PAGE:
Paul Rose, 65, and Vince Cardinal, 71, married Oct. 29 in Gloucester Township in a ceremony officiated by Mayor David Meyer. The wedding was the first same-sex marriage Meyer presided over and the first in the Gloucester Township Municipal Building.
The pair have been together for 42 years. They met in March 1971 at the old Allegro Bar on Spruce Street.
The two, who live in Sicklerville, N.J., said they were smitten with each other from the start.
“I remember I thought he was the handsomest man I had ever seen,” Rose said. “And I still think that.”
Cardinal added, “He was really cute and just had killer looks and he still does.”
The pair soon learned they had a lot in common in addition to their initial attraction: Rose worked as a high-school counselor for the School District of Philadelphia, where Cardinal was a high-school English teacher.
Rose worked at Furness and William Penn high schools for 30 years, retiring in 2002, while Cardinal retired from Ben Franklin High School in 1996.
They said they had long considered themselves engaged, although there was no official proposal.
“We were engaged for 42 years. We considered ourselves to be together since March 9 and have always considered that our anniversary,” Rose said. “We always wanted to get married. We just wanted a piece of paper that says the way we always felt.”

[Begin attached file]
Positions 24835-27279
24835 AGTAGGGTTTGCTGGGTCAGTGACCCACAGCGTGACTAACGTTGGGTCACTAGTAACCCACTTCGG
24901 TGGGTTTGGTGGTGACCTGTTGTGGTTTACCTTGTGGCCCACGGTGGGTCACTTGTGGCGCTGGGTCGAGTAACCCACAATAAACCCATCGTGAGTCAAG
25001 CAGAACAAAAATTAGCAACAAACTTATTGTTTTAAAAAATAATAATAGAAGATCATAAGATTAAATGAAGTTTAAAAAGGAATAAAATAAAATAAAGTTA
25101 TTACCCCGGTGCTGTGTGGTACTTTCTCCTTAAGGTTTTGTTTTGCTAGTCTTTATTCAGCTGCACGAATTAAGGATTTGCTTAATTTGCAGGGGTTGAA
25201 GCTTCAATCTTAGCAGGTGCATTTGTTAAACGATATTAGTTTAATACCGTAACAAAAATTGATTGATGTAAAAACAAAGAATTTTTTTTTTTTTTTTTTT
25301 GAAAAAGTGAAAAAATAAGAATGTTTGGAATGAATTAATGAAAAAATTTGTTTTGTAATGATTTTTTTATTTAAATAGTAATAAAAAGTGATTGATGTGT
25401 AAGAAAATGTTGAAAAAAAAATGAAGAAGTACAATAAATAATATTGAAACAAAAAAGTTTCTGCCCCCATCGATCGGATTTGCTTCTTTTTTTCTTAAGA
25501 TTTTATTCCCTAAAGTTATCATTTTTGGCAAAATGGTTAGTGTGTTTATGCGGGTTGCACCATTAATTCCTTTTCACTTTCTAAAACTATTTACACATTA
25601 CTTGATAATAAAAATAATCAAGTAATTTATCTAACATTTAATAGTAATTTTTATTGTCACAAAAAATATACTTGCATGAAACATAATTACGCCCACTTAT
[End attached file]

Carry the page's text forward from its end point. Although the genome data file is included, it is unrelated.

The pair applied for a domestic-partnership status in New Jersey when it was first implemented in 2004, but did not apply for a civil union when they became available in 2007.
“We wouldn’t do a civil union because it was like a second-class citizenship. We wanted to be married here in the state we lived in and were willing to wait for the New Jersey court’s decision,” Cardinal said.
A New Jersey Superior Court judge in September ruled that the civil-union system was unconstitutional and mandated marriage equality. Gov. Chris Christie appealed and requested a stay, but the New Jersey Supreme Court denied both requests. Same-sex marriage became legal Oct. 21.
Rose said the ruling was a long time in coming.
“We didn’t think it would happen in our lifetime. It never crossed our minds all those years ago. We always considered ourselves married, but never thought it would happen legally and publicly,” Rose said.
After the court ruled, Rose immediately emailed Gloucester Township Mayor David Mayer asking him to officiate their wedding.
The mayor responded within 30 minutes and said he would be “delighted” to conduct the ceremony.
“After we were done filling out paperwork, Mayer turned to us and said, ‘OK, let’s go make history in this office,’” Rose said. “The mayor is a wonderful guy.”
Rose noted that the emotion of having their decades-long relationship finally recognized by their state was overwhelming.
“When they got to the vows, I hardly got through them because I was in tears. It was such an amazing thing to have happened at our age,” he said. “Marriage is something that is important in many ways and something people take for granted. I have nieces and nephews and it was never a second thought for them. People who are straight consider it a part of their lives. I don’t know if they can understand how important it is for us at our age and our years together to have this opportunity.”
The pair were married with close friends as witnesses.
Even after their 42 years together, Cardinal said taking their relationship to this next level has changed them as a couple.
“You feel different somehow after the ceremony,” Cardinal said. “Now when I go to the doctor’s, I can check off that I am married.”
“It did feel different even after the initial celebration and joy of the ceremony,” Rose added. “It is a feeling I cannot describe.”